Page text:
This experiment used procedures and stimulus conditions similar to those reported in Fendrich et al. (1992). GY was required to detect a black 1 [degree] diameter circle, flashed three times over a 600 msec interval at the target location, with an onset of 96 msec.
The subject maintained fixation remarkably well, as had been expected from earlier published studies. Examination of his eye-movement records revealed only one trial during which he made a saccade of more than 1 [degree]. The amplitude of this saccade was only 1.1 [degrees] and it was not directed toward the target. This trial was, nevertheless, removed from the analysis. Apart from this one saccade the eye-movement records show steady fixation with superimposed square-wave jerks typically between 0.2 [degrees] and 0.4 [degrees] amplitude (typical of involuntary eye-movements during fixation; see for example Yarbus (1967), p. 108, [ILLUSTRATION FOR FIGURE 55 OMITTED]) and a very gentle nystagmus of about 0.2 [degrees] per second drift with corrective microsaccades showing some overshoot (probably inertial overshoot and return of the eyeball). The low-level nystagmus may possibly have been induced by the image stabilization method used here as they have not been reported for GY elsewhere. A representative eye-movement record is shown in Figure 1.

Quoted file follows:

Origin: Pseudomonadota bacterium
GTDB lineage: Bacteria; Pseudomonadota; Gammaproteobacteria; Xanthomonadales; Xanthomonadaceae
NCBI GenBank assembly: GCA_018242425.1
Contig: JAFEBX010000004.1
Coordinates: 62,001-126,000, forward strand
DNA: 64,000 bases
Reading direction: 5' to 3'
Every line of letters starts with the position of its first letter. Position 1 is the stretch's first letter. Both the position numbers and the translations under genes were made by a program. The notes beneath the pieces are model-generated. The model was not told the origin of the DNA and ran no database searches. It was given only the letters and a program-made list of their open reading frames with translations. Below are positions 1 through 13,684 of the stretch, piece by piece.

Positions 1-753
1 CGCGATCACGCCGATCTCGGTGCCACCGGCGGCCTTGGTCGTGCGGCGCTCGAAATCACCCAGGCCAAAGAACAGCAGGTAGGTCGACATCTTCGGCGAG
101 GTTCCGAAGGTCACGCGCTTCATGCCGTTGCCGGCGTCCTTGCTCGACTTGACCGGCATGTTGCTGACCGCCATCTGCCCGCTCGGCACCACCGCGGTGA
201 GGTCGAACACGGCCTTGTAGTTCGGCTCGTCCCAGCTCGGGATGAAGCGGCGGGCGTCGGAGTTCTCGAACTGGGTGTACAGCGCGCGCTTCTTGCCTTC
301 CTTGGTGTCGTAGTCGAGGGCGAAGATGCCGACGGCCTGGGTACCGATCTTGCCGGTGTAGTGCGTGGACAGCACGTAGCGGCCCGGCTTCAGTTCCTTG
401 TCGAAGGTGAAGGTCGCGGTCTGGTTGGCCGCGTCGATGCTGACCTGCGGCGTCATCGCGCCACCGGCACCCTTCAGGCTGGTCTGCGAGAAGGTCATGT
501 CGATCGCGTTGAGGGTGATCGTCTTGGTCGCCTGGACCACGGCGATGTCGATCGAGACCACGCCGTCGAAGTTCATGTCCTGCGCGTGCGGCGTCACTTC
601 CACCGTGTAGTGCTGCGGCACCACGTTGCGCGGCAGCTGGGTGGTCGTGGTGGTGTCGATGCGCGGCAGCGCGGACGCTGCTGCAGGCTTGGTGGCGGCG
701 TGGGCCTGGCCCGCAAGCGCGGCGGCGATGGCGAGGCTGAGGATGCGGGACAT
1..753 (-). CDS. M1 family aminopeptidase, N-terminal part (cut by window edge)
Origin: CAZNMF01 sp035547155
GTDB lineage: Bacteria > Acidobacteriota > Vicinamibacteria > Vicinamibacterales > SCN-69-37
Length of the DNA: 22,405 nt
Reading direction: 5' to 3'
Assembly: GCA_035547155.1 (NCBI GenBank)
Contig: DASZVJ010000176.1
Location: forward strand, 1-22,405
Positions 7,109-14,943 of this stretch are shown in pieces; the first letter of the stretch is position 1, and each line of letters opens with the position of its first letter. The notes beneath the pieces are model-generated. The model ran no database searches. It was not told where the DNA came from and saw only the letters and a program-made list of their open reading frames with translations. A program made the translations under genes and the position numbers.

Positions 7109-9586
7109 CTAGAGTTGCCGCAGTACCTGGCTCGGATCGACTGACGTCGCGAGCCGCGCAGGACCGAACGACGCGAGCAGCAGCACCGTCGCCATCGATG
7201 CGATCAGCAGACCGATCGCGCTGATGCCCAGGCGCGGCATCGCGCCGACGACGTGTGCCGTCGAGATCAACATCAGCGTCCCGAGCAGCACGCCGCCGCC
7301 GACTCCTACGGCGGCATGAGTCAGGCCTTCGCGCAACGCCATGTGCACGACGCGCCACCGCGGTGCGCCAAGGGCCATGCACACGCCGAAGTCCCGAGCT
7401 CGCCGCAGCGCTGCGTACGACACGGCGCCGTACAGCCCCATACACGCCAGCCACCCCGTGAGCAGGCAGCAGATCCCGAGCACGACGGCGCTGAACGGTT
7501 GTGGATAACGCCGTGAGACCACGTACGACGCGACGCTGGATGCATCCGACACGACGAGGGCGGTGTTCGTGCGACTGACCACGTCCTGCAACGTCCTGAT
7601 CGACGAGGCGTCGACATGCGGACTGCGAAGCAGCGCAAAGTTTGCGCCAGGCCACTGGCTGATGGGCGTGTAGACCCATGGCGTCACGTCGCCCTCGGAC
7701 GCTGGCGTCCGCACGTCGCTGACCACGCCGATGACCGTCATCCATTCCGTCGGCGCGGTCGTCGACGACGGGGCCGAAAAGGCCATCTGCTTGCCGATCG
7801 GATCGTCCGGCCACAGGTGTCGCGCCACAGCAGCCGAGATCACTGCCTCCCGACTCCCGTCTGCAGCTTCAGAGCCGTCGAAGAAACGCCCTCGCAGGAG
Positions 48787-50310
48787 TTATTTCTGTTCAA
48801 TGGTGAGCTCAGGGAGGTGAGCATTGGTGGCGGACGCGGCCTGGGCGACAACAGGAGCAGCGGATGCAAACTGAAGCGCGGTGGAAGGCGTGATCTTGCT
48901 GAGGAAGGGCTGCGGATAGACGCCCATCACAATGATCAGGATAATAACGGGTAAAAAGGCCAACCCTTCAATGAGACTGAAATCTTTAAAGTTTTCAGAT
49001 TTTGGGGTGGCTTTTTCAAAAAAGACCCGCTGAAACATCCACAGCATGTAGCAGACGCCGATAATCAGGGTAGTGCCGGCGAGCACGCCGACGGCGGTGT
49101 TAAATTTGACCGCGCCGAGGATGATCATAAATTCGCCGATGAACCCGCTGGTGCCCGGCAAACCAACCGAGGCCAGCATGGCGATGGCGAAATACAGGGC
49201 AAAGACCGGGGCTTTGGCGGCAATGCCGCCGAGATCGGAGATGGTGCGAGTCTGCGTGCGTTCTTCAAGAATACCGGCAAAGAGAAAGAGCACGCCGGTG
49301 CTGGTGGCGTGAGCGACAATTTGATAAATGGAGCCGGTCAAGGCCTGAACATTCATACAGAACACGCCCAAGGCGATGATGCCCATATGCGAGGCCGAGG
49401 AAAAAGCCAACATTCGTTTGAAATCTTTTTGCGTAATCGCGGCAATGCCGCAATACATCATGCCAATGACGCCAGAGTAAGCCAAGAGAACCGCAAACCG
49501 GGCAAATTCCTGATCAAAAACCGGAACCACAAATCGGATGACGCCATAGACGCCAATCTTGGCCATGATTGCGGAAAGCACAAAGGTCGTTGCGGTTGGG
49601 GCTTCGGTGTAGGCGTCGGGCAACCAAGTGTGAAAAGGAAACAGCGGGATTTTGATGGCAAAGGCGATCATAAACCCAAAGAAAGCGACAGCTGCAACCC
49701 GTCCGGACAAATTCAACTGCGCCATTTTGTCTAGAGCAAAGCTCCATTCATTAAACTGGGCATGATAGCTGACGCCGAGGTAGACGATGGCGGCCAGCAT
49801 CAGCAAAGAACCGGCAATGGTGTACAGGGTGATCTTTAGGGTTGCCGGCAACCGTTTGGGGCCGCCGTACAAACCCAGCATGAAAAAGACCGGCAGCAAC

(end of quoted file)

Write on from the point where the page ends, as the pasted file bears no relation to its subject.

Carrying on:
The subject's discrimination performance and responses on the "commentary key" reporting awareness of stimuli in his blind field are shown in Figure 2. Before Bonferroni correction, discrimination performance is significantly above chance in 10 of the 15 locations tested. After Bonferroni correction for 15 comparisons, discrimination performance remained above chance in 8 of the 15 locations. After most blocks the subject reported that he had not had any experience of events occurring in his blind field and judged his responses simply to have been random. After two of the blocks he reported that he felt he "did not do very well apart from a few" and "not very well, but on a few towards the end I was aware of something; the rest were chance." These verbal reports are reflected in his responses on the commentary keys, which show little experience of stimuli in any location apart from the one …